Paying For Long-Term Senior Care: What Medicare Or Private Health Insurance Does And Doesn’t Cover

Many people falsely think Medicare, or their health insurance, is going to pay for home care, or assisted living, or nursing home care when they become seniors and must have some assistance to live independently.

The fact is that neither private health insurance nor Medicare covers the cost of long-term in-home services you or your aging parent may need. But many private long-term care insurance policies and certain Veterans’ Administration benefits do. This post is meant to help you begin to understand your options.

Understanding Medicare

Medicare is a national United States health insurance program for people 65 and older. It is also for people with certain disabilities or end-stage kidney failure. Although millions of Americans have it, Medicare coverage is still widely misunderstood.

Though it may come as a shock to some readers, Medicare does not pay for any long-term care, including nursing homes, assisted living, and home care services.

However, Medicare does pay for certain short-term care options if ordered by the person’s physician, such as:

  • Short-term skilled care in a nursing home or rehabilitation facility after an illness or injury. Coverage usually extends for the first 20 days, after which the individual must pay daily coinsurance, up to 100 days, at which point Medicare stops.
  • Short-term home health care provided by physical, occupational, or speech therapists whose services are prescribed by a medical doctor.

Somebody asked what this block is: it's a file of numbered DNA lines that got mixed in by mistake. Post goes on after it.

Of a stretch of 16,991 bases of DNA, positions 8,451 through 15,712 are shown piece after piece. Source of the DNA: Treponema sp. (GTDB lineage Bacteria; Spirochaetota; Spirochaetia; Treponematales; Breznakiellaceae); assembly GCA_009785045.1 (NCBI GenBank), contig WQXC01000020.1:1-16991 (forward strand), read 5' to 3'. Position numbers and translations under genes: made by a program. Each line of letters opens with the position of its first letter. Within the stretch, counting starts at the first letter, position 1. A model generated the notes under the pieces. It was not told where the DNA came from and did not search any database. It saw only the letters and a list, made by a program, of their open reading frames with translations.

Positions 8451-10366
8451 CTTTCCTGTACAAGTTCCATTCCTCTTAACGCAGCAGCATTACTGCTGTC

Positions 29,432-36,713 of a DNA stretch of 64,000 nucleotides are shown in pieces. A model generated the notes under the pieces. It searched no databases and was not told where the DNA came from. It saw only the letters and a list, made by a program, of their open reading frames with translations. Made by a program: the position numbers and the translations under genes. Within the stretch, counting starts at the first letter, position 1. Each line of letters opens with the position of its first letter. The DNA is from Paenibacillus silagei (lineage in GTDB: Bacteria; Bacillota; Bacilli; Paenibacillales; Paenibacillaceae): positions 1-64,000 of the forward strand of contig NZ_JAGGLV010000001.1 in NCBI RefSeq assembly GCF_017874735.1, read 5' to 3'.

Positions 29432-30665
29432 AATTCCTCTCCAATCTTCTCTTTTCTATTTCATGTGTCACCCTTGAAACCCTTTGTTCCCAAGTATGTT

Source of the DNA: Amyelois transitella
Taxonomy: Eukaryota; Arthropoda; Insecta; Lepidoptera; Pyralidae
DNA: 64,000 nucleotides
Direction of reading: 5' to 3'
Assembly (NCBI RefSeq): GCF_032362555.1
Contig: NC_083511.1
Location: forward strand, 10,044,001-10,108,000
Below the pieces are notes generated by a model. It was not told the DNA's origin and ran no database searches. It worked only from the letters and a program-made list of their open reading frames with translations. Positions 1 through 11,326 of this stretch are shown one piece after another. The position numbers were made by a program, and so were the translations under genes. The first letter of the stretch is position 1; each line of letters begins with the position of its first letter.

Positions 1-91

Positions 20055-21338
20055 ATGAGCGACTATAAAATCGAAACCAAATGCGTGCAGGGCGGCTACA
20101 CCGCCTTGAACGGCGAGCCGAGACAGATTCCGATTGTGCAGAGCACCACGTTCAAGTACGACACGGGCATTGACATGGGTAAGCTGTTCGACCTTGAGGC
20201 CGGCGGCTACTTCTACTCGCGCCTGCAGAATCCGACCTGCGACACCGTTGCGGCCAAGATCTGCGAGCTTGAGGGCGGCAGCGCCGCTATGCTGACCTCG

• Short-term skilled nursing or therapy in the home, provided by advanced practice registered nurses (APRNs), registered nurses (RNs), or certified nursing assistants (CNAs) or physical, speech or occupational therapists. Care services may include injections, wound care, medication management, hospice care, and other medical treatments and procedures.

Financing Long-Term Care

Industry experts estimate that by 2030, 1 in 5 Americans will at the age where long-term care solutions are needed. Today, millions of Americans require extensive care, often in the home, but also through nursing home care and assisted living.

Private long-term care insurance is the most common solution used, but it can be expensive. A long-term care policy essentially provides reimbursement (up to a predetermined daily limit) for services relating to daily care, which may include hiring a home care aide to assist with bathing, toileting, dressing, meal preparation, and other activities of daily living.